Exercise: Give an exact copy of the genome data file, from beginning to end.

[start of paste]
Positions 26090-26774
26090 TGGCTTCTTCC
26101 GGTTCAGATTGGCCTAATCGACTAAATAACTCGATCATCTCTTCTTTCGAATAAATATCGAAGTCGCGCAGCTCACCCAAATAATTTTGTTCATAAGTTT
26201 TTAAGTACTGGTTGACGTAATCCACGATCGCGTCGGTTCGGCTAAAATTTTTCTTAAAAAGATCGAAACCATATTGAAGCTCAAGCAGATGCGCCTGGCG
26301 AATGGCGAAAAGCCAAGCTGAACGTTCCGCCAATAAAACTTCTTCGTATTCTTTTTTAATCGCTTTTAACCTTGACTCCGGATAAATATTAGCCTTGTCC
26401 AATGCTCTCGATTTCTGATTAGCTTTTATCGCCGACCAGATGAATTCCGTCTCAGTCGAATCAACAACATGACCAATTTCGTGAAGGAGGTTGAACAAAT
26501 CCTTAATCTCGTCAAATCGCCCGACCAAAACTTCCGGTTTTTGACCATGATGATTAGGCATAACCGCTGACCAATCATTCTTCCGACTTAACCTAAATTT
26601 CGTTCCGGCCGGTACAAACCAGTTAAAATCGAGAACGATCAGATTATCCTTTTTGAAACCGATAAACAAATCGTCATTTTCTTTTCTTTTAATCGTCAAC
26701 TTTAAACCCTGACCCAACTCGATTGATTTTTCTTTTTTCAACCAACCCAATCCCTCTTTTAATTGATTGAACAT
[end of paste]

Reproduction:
Positions 26090-26774
26090 TGGCTTCTTCC
26101 GGTTCAGATTGGCCTAATCGACTAAATAACTCGATCATCTCTTCTTTCGAATAAATATCGAAGTCGCGCAGCTCACCCAAATAATTTTGTTCATAAGTTT
26201 TTAAGTACTGGTTGACGTAATCCACGATCGCGTCGGTTCGGCTAAAATTTTTCTTAAAAAGATCGAAACCATATTGAAGCTCAAGCAGATGCGCCTGGCG
26301 AATGGCGAAAAGCCAAGCTGAACGTTCCGCCAATAAAACTTCTTCGTATTCTTTTTTAATCGCTTTTAACCTTGACTCCGGATAAATATTAGCCTTGTCC
26401 AATGCTCTCGATTTCTGATTAGCTTTTATCGCCGACCAGATGAATTCCGTCTCAGTCGAATCAACAACATGACCAATTTCGTGAAGGAGGTTGAACAAAT
26501 CCTTAATCTCGTCAAATCGCCCGACCAAAACTTCCGGTTTTTGACCATGATGATTAGGCATAACCGCTGACCAATCATTCTTCCGACTTAACCTAAATTT
26601 CGTTCCGGCCGGTACAAACCAGTTAAAATCGAGAACGATCAGATTATCCTTTTTGAAACCGATAAACAAATCGTCATTTTCTTTTCTTTTAATCGTCAAC
26701 TTTAAACCCTGACCCAACTCGATTGATTTTTCTTTTTTCAACCAACCCAATCCCTCTTTTAATTGATTGAACAT